Nearly 1.7 million Americans experience a traumatic brain injury each year, according to the American Brain Foundation. Many TBI victims find it difficult to return to work and need financial help.
If you have had a TBI, and it interferes with your ability to work, you could be eligible to receive Social Security benefits.
What is a TBI?
A traumatic brain injury (TBI) happens when the brain suffers damage during an external force that occurs as a result of being hit, falling, or being struck by a blunt object. The most common ways that someone develops a TBI are from car accidents or sports injuries. However, anyone can have a TBI if they experience trauma to their head that is severe enough to damage brain tissue.
Depending on where and how severe the damage is, a TBI can have devastating effects. Some people with TBIs can resume their lives after time to recover, while others never fully return. The long-term impairments and disabilities associated with TBI are severe. These disabilities, which can include cognitive, emotional, sensory, and motor impairments, often have a profound effect on social and family relationships and can permanently change a person’s vocational capabilities.
Social Security Benefits and TBI
The Social Security Administration (SSA) has a 5-step process they use to determine a claimant’s eligibility for benefits. Once the claim is filed, the TBI victim must go through the following process:
- Determine if the claimant is working at or above the Substantial Gainful Activity (SGA) level as defined by the SSA in the year they file. The SGA level for 2022 is a monthly income of $1,350.
- Determine if the claimant’s complications from a TBI significantly limit their ability to perform basic work activities, such as:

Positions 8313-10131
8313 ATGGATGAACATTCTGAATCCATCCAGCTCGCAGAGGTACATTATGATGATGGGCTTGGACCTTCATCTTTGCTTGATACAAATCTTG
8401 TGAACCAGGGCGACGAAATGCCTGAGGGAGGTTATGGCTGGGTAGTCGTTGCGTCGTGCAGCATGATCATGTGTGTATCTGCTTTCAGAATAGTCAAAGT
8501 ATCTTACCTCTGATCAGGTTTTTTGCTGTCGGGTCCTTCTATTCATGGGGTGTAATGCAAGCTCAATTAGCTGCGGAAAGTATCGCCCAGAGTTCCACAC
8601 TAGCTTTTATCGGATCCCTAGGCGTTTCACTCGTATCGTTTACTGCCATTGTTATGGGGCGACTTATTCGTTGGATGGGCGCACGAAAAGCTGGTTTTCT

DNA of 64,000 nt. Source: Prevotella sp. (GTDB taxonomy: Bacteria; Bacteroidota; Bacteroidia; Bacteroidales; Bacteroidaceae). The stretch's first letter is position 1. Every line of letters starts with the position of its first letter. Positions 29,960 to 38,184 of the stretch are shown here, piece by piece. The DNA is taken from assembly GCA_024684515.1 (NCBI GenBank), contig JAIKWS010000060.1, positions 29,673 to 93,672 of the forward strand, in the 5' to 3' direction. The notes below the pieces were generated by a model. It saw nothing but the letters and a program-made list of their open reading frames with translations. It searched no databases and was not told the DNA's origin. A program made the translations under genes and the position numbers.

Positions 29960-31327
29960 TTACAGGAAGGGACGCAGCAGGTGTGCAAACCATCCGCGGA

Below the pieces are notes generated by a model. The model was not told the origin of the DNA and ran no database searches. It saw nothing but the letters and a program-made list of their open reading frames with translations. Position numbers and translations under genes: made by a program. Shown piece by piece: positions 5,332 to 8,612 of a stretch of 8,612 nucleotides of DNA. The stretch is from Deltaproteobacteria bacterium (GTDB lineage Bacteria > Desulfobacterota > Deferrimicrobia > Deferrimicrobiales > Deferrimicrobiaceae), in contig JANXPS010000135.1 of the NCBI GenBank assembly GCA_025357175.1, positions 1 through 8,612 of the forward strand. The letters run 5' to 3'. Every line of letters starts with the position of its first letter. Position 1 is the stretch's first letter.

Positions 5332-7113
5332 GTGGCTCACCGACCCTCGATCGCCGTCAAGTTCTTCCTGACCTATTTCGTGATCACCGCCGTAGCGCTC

- pulling or pushing
- lifting or carrying
- simple cognitive reasoning
- Determine if complications from the claimant’s TBI meet the criteria outlined in the SSA’s impairments list. They evaluate TBIs under section 11.18 of the impairments list. The listing requires medical evidence proving at least one of the following sets of symptoms:
- Disorganization of motor function in two extremities, resulting in an extreme limitation in the ability to stand up from a seated position, balance while standing or walking, or use the upper extremities, persisting for at least 3 consecutive months after the injury.
- Marked limitation in physical functioning and one of the following areas of mental functioning, persisting for at least 3 consecutive months after the injury:
- Understanding, remembering, or applying information
- interacting with others
- Concentrating, persisting or maintaining pace
- Adapting or managing oneself
- Determine if the claimant can do any work they may have done in the past despite difficulties involving their TBI.
- Determine if the claimant can do any other type of work based upon their
- prior work experience
- mental and physical capabilities
Getting Help with Your Claim
Have you had a TBI that affects your ability to work? You may be eligible to receive Social Security Disability benefits.
But the approval process is complicated. The SSA requires medical records detailing complications from the TBI and evidence of how it affects your daily life. Contact one of Brock & Stout’s experienced Social Security attorneys for help to guide you through the process. Our attorneys have over 25 years of experience helping clients get the benefits they need when their injury or illness keeps them from working.